There’s a piece of my story I haven’t shared yet. Not doing so has made me feel a bit like I’m hiding it or not being true to myself, which is the complete opposite of what I’m all about here.
NOTE: Just a head’s up – pieces of this may be difficult to read.
I was sexually abused as a child from the ages of 5 to 8.
I feel compelled to share this for 2 reasons:
1 – Lily is entering the potty-training/learning-about-her-body stage, and I want to be able to share how we’re addressing that and teaching privacy, etc. in general but also within the context of my abuse.
2 – Maybe sharing this will give someone strength in knowing they’re not alone or the ability to speak up about something usually suppressed by silence and shame.
When I was a little girl, I had a friend whose parents were not super attentive or watchful and who was probably exposed to some things that she shouldn’t have been. We were the same age.
I am not going to go into detail. I will simply say there was no understanding of or respect for privacy, and what we did, what happened, was completely inappropriate.
This went on for 3ish years. The thing is, it wasn’t just this one friend. There was an incident with another girl in our little group and then another incident with a friend I had who was a few years older after my family and I had moved to a different town.
That is one of the things that made (makes) me feel like it was me…like there was something wrong with me. To my knowledge, I did not initiate any of this behavior. So why did it keep happening? It’s like it followed me.
I do not blame my parents at all for what happened to me. I know they were doing their best at the time. Was I angry and hurt then? Yes. But I was too young to understand why. I didn’t even realize it was sexual abuse until I was 26. Here’s what I’ve learned, though: privacy is a vital piece of the puzzle; knowing how to communicate effectively about the body and these issues is essential; and communication will not happen without validation.
Here’s the really tricky part for my brain: my primary “abuser” (I’m having trouble thinking of an appropriate word here.) was a friend. A girl. Someone my age. Because of this, I had to be told by my counselor that what happened when I spent time with this friend was not normal and was, in fact, sexual abuse. I think we often associate sexual abuse with rape, but it takes many, many forms.
Dr. Dan Allender defines sexual abuse as “any contact or interaction whereby a vulnerable person (usually a child or adolescent) is used for the sexual stimulation of an older, stronger, or more influential person. Sexual abuse is much broader than forced, unforced, or simulated intercourse. It includes any touching, rubbing, or patting that is meant to arouse sexual pleasure in the offender. It may also involve visual, verbal, or psychological interaction where there is no physical contact.”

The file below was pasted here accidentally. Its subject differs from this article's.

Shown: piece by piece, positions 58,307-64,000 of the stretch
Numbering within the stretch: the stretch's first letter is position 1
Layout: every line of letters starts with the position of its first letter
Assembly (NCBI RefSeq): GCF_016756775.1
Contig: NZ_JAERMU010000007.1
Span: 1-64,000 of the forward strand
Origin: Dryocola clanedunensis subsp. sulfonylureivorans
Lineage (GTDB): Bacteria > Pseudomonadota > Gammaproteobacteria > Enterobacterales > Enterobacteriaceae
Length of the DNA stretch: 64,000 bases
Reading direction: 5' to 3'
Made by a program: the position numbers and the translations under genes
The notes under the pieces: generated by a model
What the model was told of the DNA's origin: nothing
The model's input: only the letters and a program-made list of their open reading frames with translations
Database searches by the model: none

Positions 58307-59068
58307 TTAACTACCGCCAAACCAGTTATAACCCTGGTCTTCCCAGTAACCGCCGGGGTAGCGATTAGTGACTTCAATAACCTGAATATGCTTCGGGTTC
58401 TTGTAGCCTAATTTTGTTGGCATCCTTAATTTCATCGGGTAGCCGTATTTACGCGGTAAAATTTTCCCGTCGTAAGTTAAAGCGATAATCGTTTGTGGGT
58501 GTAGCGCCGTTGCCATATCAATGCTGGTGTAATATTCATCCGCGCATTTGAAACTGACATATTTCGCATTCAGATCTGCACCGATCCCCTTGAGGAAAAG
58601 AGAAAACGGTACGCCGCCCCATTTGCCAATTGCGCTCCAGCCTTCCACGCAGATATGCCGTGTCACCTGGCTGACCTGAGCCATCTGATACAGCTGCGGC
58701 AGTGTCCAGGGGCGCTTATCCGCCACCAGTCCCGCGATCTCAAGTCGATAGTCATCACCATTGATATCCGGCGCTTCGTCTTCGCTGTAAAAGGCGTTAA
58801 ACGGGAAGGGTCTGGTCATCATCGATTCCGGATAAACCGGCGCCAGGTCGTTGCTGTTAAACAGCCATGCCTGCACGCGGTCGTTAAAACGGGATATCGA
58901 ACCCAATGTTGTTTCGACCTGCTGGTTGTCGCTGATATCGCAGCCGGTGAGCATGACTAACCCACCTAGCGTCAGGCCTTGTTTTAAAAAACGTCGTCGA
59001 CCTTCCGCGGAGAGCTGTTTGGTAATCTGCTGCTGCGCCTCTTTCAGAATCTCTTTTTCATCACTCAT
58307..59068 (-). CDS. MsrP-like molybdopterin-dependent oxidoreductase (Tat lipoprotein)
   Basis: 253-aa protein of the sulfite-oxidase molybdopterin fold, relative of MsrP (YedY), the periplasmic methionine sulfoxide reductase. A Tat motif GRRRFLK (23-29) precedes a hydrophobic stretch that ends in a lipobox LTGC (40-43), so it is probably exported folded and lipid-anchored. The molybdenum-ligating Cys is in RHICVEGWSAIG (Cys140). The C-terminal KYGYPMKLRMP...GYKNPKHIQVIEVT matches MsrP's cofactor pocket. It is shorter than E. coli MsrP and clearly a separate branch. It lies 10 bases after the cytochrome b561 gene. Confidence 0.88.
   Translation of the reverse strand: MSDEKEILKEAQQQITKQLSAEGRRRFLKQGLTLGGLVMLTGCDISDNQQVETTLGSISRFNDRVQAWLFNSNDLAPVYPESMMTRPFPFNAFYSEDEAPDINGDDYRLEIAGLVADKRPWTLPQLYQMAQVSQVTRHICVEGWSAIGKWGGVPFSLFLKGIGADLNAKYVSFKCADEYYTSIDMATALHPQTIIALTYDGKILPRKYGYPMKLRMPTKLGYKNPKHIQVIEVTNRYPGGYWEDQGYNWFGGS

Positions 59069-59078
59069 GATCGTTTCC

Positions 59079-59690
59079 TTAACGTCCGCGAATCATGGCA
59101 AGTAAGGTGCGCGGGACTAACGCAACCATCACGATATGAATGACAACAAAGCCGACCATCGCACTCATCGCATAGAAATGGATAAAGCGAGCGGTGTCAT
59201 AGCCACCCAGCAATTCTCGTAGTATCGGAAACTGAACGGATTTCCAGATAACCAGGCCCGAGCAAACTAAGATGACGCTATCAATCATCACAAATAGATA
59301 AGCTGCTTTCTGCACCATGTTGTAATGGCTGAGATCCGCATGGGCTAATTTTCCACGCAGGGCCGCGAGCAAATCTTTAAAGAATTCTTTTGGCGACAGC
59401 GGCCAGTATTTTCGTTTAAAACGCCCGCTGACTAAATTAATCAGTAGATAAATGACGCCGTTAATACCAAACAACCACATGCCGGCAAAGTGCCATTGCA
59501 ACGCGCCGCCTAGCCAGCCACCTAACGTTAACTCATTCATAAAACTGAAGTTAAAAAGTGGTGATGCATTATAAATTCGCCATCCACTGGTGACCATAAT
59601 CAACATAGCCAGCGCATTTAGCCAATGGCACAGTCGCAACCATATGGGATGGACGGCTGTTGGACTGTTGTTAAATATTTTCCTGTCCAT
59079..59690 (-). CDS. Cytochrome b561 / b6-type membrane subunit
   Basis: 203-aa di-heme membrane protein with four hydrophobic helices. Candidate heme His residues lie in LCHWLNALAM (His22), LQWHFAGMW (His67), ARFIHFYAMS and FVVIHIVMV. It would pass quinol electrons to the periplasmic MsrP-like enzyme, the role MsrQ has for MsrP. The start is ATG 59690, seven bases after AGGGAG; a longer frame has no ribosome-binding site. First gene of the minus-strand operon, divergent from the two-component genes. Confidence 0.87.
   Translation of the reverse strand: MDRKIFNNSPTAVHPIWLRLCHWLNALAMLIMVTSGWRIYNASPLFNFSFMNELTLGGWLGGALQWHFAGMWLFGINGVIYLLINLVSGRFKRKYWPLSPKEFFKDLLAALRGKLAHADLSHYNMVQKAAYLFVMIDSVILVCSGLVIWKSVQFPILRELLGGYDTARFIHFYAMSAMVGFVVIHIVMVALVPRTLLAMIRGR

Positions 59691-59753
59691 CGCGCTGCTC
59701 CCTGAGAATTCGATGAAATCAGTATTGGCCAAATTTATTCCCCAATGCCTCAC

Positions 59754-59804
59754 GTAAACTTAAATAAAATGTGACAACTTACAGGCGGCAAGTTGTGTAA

Even this definition makes me want to minimize what happened, to be honest. But I know it includes what happened to me. I know it because of what it stirs up in me. I know it because I remember what happened and how it made me feel. I know it because someone I trust spoke that truth into me.
Please let me be very clear about a couple of things –
I’m not sharing this for pity or attention or to air my business on the internet.
And, while the abuse does infiltrate many, if not all, aspects of my life, I’m okay. I’ve been seeing a counselor for several years and have done a lot of work to heal and to learn how to deal with my triggers. It hurts and it makes me angry sometimes and it makes me sad and it is…difficult…to write this. But I’m okay. I’m proud of who I’ve become, and I know this is all part of it – my story and who I am.
Again, I’m writing because I feel called to share this and because we’re approaching the time where I’m going to have to teach my daughter about privacy and her body and how to communicate and be safe. (Of course, we will also teach our son these same things when it comes time to do so.)
Lily will have friends soon. She will have playdates. She will be in another’s care, either at school or at a friend’s house.
I’m terrified. But I can’t keep her home. I can’t stunt her social growth because of my fears and triggers. What I can do is teach my girl about privacy, that her body is hers, and that she can talk to me about anything even if it’s scary or uncomfortable. And I can teach her the words in order to do so. I can take care of myself – my heart and my brain – to make sure she’s getting my absolute best.
Thank you for reading this bit of my soul. I can only pray that it reaches the right people at the right time and that what I’ve learned might be helpful to someone else.
These are affiliate links.
The Wounded Heart by Dr. Dan Allender
The Wounded Heart Workbook by Dr. Dan Allender (I can’t even put into words how helpful this was…hard, but helpful.)
Hiding from Love by John Townsend (This is the book I was reading as part of a class at church when I realized that something was wrong and that I needed help.)
If you have been abused or if you feel you may have been, please seek the help of a counselor. You can’t heal from this alone. I called my church to get directed towards a Christian counselor in my area, but I’m sure you could do some digging online or ask a friend to help find one that would be a good fit. Most insurance companies cover counseling. You just have to pay a co-pay. If your insurance doesn’t cover counseling, don’t let that stop you from getting help. When I called my church, I told them I didn’t have much money, and they helped me find counselors who would be willing to work with me on the financial part.